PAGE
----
A New Generation of Leaders: The Ideological Influence of September 11th on Naval Academy Graduates and Their Perception of Leadership and Ethics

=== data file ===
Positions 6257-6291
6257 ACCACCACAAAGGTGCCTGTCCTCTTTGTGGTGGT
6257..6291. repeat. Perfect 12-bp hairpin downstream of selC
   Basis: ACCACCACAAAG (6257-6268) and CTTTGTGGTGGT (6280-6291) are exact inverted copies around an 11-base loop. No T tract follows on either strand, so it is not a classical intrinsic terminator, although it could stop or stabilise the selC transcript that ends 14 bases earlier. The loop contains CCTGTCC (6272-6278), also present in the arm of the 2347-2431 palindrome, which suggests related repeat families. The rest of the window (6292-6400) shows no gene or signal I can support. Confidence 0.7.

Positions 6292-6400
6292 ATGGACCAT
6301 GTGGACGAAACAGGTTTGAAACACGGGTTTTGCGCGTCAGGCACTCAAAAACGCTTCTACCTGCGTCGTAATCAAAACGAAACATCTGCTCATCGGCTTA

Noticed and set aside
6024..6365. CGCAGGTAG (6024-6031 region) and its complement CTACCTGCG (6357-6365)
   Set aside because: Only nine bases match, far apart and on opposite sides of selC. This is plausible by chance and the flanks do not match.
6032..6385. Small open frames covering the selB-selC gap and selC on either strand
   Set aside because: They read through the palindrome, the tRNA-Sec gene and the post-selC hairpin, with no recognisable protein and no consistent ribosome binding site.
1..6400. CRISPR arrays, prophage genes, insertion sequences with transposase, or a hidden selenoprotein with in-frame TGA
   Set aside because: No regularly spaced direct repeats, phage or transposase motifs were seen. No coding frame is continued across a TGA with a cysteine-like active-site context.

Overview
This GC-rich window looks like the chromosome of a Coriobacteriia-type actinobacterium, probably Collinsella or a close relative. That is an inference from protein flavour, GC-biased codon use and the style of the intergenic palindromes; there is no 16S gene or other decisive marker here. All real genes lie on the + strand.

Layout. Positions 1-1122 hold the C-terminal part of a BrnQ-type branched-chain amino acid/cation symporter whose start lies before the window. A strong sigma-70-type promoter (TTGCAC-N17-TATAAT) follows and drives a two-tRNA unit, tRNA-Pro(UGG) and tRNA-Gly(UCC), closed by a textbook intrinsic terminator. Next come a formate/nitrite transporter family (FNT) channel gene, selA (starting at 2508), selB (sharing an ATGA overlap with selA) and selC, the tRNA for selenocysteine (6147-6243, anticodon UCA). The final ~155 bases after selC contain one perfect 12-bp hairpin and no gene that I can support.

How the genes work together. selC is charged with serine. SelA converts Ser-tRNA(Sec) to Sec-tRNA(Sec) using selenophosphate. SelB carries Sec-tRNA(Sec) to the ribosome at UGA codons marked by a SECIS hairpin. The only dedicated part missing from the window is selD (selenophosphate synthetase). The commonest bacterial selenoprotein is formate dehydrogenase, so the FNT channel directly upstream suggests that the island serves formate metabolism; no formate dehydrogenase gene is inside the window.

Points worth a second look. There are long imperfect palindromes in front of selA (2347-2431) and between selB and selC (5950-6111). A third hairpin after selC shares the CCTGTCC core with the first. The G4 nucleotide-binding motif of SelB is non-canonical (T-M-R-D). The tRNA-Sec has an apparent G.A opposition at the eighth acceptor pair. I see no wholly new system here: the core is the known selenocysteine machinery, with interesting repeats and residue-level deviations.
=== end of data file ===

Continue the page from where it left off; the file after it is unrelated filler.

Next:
The personal recounts of the initial years of service of the 2002 graduates of the United States Naval Academy provide an intimate picture of a "call to arms" within America in the aftermath of September 11, 2001. In this paper, I analyze the recollections of these individuals (as illustrated in the book, In the Shadow of Greatness) concerning their time at the academy and in the subsequent decade of war. In contrast to Bruce Lincoln's analysis of the political rhetoric of President Bush and Osama Bin Laden in the immediate aftermath of the terrorist attacks, I focus on individual processing through personal storytelling of this traumatic event. In particular, to what extent this event defines these Naval Academy graduates as leaders in wartime. In this radical shift from peacetime to war mobilization, these leaders had to internalize this event for their personal leadership. The "othering" of the enemy becomes more acceptable and necessary for the rationalization of combat. However, within the majority of these personal recounts and reflections, the zealous language within the political rhetoric and Lincoln's "symmetric dualism" is markedly absent. This paper explores the limits of the influence of the "vengeful response" to 9/11 and the degree of individual commitment to this idea through the book's subjects’ experiences as junior officers.